Positive Outlook

Eventually, things will return to normal — although our day-to-day lives may be forever altered. And as difficult as the past several weeks have been, Kouliavtsev said there are some positives to take away. First, we will have learned a great deal about how to manage a crisis. They don’t come around very often, but pandemics do happen, and we will be better equipped to handle the next public health crisis, know how much and what kinds of stimulus packages are needed, and have a better idea of the timeline involved. Second, some of the personal hygiene habits we have been encouraged to practice — regular and thorough handwashing, covering a cough, being mindful of face touching — may help us reduce the spread of other illnesses, including influenza. This could translate into substantial savings to employers from fewer people missing work, less strain on the health care system and fewer lives lost. Third, people quarantined to their homes are spending more time with their families, cooking and eating together, possibly learning new skills and taking online classes. “There is definite value in all of these activities,” Kouliavtsev said.

April 14, 2020 - Art education students and faculty at Stephen F. Austin State University have created a series of YouTube videos designed to provide art instruction for students who are at home instead of in the classroom as a result of the worldwide COVID-19 pandemic.
The tutorials, which range from lessons in drawing techniques and photography skills to the Raku firing process, were created to meet the needs of teachers and parents who are homeschooling art classes. The videos are accompanied by lesson plans that can be easily used by teachers/parents and students, according Dr. Maggie Leysath, professor of art education in the SFA School of Art.
“We decided to create this YouTube channel to help K-12 teachers who are now required to create video content for their classrooms,” Leysath said. “These videos can be used for sketchbook assignments or for unit artwork assignments. Really, these videos are great for parents to use as well, since the projects are relevant and so much fun.”
Creating the channel also helped to address the challenges art education students were facing due to the COVID-19 public health crisis, Leysath said.
“Since the curriculum for Spring 2020 included numerous opportunities for art education students to teach children in our local schools and at the Boys & Girls Club, which was no longer possible, it became clear that providing online instruction was now a necessary experience and skill for future art educators,” Leysath explained. “This channel and the content the art education students are creating is excellent experience for them in our ‘new normal’ world.”
The first two videos, portrait drawing basics and Raku firing, were created by Leysath as a way to get the channel up and running. The channel was viewed 708 minutes in the two weeks of March, when these videos were first available. And there’s more to come.
“The topics will be as varied as the art education students are themselves,” Leysath said. “Currently, there is a video for one-point perspective, one for creating dramatic photographs using your phone, and a really fun emoji lesson.” Videos will be added as students create them.
“We’ve discovered that quarantined and socially isolated people of all ages are thrilled with the opportunity to learn and grow,” Leysath said, adding she has received several self-portraits from her social media connections. “These videos offer a variety of ways to learn and try out art again.”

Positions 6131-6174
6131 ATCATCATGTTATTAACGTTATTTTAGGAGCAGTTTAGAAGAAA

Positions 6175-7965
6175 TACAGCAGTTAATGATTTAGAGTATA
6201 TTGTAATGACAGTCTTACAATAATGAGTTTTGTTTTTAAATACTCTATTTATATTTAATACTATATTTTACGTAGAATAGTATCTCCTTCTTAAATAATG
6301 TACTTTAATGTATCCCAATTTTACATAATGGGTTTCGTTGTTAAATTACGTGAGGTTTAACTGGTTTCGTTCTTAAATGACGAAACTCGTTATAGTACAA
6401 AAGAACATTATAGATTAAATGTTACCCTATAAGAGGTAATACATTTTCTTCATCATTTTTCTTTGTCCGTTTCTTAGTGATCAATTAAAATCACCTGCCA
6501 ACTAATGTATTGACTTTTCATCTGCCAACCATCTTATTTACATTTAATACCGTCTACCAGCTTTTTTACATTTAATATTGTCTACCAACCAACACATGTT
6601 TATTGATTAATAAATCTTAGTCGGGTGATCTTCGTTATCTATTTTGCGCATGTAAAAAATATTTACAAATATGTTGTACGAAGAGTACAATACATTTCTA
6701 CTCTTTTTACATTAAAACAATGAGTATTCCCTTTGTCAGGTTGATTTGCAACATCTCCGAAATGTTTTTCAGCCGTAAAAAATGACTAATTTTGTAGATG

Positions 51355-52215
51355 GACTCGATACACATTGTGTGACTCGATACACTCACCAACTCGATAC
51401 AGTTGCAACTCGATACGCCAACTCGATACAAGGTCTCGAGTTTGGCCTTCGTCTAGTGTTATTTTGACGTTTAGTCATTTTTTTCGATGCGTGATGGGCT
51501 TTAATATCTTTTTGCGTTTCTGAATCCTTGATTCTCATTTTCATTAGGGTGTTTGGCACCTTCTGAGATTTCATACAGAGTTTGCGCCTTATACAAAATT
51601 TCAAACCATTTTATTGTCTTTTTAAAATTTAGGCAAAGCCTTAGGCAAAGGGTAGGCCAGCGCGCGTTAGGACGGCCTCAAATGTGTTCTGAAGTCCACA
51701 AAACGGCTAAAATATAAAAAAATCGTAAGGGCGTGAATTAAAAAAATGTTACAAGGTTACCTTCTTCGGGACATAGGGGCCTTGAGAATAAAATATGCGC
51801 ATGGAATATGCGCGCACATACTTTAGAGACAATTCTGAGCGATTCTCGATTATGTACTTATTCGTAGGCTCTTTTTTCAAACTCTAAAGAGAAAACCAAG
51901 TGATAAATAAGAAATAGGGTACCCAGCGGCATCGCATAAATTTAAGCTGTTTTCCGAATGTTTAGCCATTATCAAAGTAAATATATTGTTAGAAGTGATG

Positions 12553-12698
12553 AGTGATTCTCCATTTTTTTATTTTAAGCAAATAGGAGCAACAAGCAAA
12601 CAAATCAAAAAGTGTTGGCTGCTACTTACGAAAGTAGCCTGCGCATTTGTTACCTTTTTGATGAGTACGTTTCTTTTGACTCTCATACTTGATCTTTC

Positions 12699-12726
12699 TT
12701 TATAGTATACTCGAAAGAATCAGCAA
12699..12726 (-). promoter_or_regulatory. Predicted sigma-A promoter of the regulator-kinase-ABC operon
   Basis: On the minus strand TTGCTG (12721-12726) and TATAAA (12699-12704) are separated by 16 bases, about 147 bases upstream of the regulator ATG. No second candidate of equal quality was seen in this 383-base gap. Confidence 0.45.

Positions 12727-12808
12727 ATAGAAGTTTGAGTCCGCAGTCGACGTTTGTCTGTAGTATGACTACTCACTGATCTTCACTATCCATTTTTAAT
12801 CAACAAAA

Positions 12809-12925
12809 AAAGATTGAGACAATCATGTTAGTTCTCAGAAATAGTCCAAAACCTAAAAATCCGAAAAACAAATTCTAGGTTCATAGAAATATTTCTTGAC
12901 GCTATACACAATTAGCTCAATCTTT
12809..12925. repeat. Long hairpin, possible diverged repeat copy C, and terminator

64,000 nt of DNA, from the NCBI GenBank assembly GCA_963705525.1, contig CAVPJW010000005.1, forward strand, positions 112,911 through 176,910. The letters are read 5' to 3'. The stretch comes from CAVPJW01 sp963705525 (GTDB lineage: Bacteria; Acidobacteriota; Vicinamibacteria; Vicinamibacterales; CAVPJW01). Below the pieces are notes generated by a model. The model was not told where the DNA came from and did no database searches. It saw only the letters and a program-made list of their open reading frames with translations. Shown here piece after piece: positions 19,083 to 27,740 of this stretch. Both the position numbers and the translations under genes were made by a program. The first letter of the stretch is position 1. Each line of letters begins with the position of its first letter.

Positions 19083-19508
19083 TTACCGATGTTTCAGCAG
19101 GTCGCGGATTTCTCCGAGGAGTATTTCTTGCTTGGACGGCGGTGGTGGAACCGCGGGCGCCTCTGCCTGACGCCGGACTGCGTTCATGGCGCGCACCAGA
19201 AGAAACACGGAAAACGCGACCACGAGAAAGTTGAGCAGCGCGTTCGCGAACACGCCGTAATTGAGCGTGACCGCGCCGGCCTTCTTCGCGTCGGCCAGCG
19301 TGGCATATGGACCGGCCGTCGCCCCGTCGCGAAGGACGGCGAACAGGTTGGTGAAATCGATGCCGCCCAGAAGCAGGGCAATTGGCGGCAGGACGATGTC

Art education students will continue to provide instructional videos during the month of June as an alternative to the two SFA art academy camps that were canceled due to concerns about COVID-19.
The art lessons are provided as a service and are not to be used for profit, according to Leysath.

April 14, 2020 - With artists and performance groups worldwide looking at all forms of technology to make sure the show goes on, the Stephen F. Austin State University School of Theatre will present its biennial Festival of New American Plays virtually with a slightly altered schedule.

East Texans and audiences across the country can still be among the firsts to hear the newest works by three acclaimed playwrights through staged readings on the School of Theatre’s YouTube channel beginning April 22.

The biennial event showcases the work of some of the best playwrights in the nation in a festival during which each selected play is presented in staged readings by SFA theatre students, according to Jack Heifner, SFA School of Theatre’s playwright-in-residence, director of the festival and one of the featured authors.

The 2020 festival highlights new works by Heifner; Dallas-based writer, actor, director and SFA theatre alum Matt Lyle; and Caroline Aaron, television, stage and film actress most recently known for her role as Shirley Maisel in the TV series “The Marvelous Mrs. Maisel.”

The challenge this year, Heifner said, has been “to wrap our heads around the technology.” CC Conn, associate professor of theatre, has been busy learning the intricacies of Zoom and YouTube platforms and teaching herself how to livestream, with the help of Theunis Oliphant, technology coordinator in SFA’s Center for Teaching and Learning.

“In order to provide better stability to our performance, I have found myself doing many things to obtain and provide ethernet cables and adapters to students, as relying on Wi-Fi causes a lot of glitches in the video,” Conn said. “And we certainly do not want students to undertake expenses or risk going into the public to remedy this situation. So I have been ordering cables and adapters as needed and getting them mailed to the students as quickly as possible. But it has all been very challenging and exciting.”